Venison Joint Rolled – 1kg – Rich Flavour – Just Awesome

£19.50

Venison Joint Rolled – Simply Outstanding – So Full of Flavour

Mix up your Sundays with this delicious roast venison N&C Produce recipe with roast vegetables and red wine gravy.

Venison, much like beef or pork, is categorized into specific cuts, including roast, sirloin, and ribs .

The word derives from the Latin venari, meaning to hunt or pursue.

This term entered English through Norman in the 11th century, following the Norman conquest of England and the establishment of Royal Forests .

What is the Best way to Roast a Venison Joint

This is a great simple recipe using our large venison roasting joint – an ideal dish for the alternative Sunday roast. 1. Preheat the oven to Gas mark 6/ 400ºF/ 200ºC.

Heat the oil in a frying pan and brown/seal the joint on all sides then transfer to a roasting tin and place the veg around the meat.

Description

Venison Joint Rolled – Sunday Roast Just Perfect

Venison Joint Rolled – Simply Outstanding – So Full of Flavour

Mix up your Sundays with this delicious roast venison N&C Produce recipe with roast vegetables and red wine gravy.

Venison, much like beef or pork, is categorized into specific cuts, including roast, sirloin, and ribs . The word derives from the Latin venari, meaning to hunt or pursue.

This term entered English through Norman in the 11th century, following the Norman conquest of England and the establishment of Royal Forests .

Venison Joint Rolled
Venison Joint

What is the Best way to Roast a Venison Joint

This is a great simple recipe using our large venison roasting joint – an ideal dish for the alternative Sunday roast. 1. Preheat the oven to Gas mark 6/ 400ºF/ 200ºC.

Heat the oil in a frying pan and brown/seal the joint on all sides then transfer to a roasting tin and place the veg around the meat.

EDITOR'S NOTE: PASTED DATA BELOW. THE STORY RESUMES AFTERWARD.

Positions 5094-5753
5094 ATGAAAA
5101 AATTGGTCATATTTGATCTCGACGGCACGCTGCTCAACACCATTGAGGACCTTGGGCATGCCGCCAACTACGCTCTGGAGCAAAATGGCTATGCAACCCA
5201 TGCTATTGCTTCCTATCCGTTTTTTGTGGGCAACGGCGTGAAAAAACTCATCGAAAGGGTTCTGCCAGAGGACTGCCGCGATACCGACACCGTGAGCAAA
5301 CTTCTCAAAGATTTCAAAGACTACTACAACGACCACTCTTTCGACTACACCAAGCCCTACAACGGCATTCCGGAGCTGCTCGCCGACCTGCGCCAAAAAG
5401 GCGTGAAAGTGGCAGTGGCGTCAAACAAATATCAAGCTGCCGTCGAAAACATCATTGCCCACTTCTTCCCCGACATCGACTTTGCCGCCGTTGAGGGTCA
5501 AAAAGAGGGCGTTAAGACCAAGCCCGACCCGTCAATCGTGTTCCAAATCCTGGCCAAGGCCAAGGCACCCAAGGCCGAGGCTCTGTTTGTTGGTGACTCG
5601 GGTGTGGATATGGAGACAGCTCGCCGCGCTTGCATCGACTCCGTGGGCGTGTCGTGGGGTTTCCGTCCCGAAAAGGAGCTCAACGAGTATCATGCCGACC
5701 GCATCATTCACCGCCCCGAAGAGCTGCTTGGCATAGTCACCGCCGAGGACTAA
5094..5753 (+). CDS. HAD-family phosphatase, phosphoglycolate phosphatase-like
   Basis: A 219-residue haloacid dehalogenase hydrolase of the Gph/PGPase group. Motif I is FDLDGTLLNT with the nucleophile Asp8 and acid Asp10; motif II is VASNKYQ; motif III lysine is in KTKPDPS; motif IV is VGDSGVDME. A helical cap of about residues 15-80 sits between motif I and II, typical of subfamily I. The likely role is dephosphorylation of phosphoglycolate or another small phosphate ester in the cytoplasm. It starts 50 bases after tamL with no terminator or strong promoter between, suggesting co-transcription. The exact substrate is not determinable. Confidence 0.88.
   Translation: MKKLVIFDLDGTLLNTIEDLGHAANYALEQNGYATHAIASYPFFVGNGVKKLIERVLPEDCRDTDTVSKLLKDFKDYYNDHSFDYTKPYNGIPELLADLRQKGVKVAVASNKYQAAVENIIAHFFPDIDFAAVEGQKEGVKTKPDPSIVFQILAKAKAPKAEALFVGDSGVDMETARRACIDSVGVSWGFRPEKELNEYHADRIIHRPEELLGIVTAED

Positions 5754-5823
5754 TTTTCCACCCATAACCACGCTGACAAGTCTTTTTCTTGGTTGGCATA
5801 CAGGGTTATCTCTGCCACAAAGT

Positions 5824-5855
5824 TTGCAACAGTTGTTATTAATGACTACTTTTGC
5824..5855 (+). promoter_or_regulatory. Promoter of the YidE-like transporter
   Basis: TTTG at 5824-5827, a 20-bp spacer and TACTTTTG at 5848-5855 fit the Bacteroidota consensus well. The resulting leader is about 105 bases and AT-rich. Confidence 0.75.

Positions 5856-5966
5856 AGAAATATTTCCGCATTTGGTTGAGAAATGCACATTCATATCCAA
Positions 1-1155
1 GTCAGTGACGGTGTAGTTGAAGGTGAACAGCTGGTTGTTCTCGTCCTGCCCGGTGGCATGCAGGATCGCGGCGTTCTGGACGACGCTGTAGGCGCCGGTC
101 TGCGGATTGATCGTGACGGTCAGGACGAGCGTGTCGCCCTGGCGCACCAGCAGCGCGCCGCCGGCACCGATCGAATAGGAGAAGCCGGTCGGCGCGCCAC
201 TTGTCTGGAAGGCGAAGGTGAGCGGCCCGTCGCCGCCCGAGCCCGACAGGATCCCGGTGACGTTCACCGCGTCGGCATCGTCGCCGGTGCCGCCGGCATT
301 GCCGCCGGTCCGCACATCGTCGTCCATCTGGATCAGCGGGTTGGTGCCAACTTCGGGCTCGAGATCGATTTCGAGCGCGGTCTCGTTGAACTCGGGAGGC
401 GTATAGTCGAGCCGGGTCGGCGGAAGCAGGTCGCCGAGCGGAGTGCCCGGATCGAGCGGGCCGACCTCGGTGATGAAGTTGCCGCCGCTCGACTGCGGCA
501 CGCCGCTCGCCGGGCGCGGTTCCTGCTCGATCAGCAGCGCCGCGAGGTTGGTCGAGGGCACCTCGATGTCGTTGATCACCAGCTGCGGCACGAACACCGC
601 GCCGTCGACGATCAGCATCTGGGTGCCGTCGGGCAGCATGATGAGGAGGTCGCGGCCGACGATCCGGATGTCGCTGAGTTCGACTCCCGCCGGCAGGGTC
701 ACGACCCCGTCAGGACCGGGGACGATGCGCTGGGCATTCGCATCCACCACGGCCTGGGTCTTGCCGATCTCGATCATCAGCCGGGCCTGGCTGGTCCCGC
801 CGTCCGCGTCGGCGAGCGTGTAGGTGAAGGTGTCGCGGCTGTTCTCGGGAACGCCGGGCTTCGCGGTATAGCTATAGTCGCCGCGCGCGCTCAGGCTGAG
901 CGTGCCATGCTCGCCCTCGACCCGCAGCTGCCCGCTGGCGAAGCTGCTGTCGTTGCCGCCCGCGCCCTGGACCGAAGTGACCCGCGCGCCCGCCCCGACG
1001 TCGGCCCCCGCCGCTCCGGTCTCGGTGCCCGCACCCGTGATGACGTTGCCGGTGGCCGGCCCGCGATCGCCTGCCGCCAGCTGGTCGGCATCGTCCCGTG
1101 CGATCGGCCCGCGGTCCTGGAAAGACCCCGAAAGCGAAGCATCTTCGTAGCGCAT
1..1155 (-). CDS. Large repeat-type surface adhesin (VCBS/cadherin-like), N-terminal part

Ingredients

1 x 2kg Wild Venison Joint Rolled3 large potatoes, cut into chunks
3 carrots, cut into chunks
300g butternut squash, cut into chunks
3 beetroots, cut into chunks
4 shallots, peeled
Salt and pepper
A handful of fresh thyme
Olive oil

For the gravy

250ml red wine
2 tbsp redcurrant jelly
2 tbsp bramble jelly (seedless bramble preserve)
500 ml beef stock
2 tsp honey
2 tsp mushroom ketchup
1 generous tbsp cornflour

 

1. Pre-heat the oven to 200C, gas mark 6.
2. Bubble the potatoes in boiling salted water for a few minutes until you can easily insert a fork a couple of millimetres into them.
3. Meanwhile, oil a roasting tin with olive oil and place it in the oven for a few minutes.
4. Drain the potatoes and put them back in the pan with the other vegetables. Season and pour on enough olive oil to coat them. Pop the lid on the pan and shake until all vegetables are coated in oil.
5. Tip the vegetables into the roasting tin, add the thyme and roast in the oven for 10 minutes.
6. Meanwhile, pour some olive oil into a large frying or sauté pan and brown the venison.
7. When the vegetables have been cooking for 10 minutes, place the venison on top of them and pour over any oil and juices from the pan in which you browned the meat.
8. Roast for 20 minutes.
9. Turn heat down to 140C, gas 3 and cook for 20-30 minutes depending on how well done you want the meat. 20 minutes will be rare.
10. When the meat is ready, remove it and turn the oven up to 225C, gas mark 7. Roast the vegetables for 5-10 minutes more until nicely browned.
11. Remove from the oven, place the vegetables in a bowl and keep warm.
12. Put the roasting tin on the hob, add the red wine and redcurrant and bramble jellies and heat until the jellies are starting to disintegrate. Add the stock and cook for a few minutes more, then add the honey and mushroom ketchup.
13. Add a little water to the cornflour, mix until smooth and then pour into the tin, stirring until the sauce thickens. Taste and adjust seasoning if required. Strain through a sieve into a jug.
14. Serve the venison with roasted vegetables, the gravy, and other vegetable accompaniments of your choice.

 

Additional information

Weight 1 kg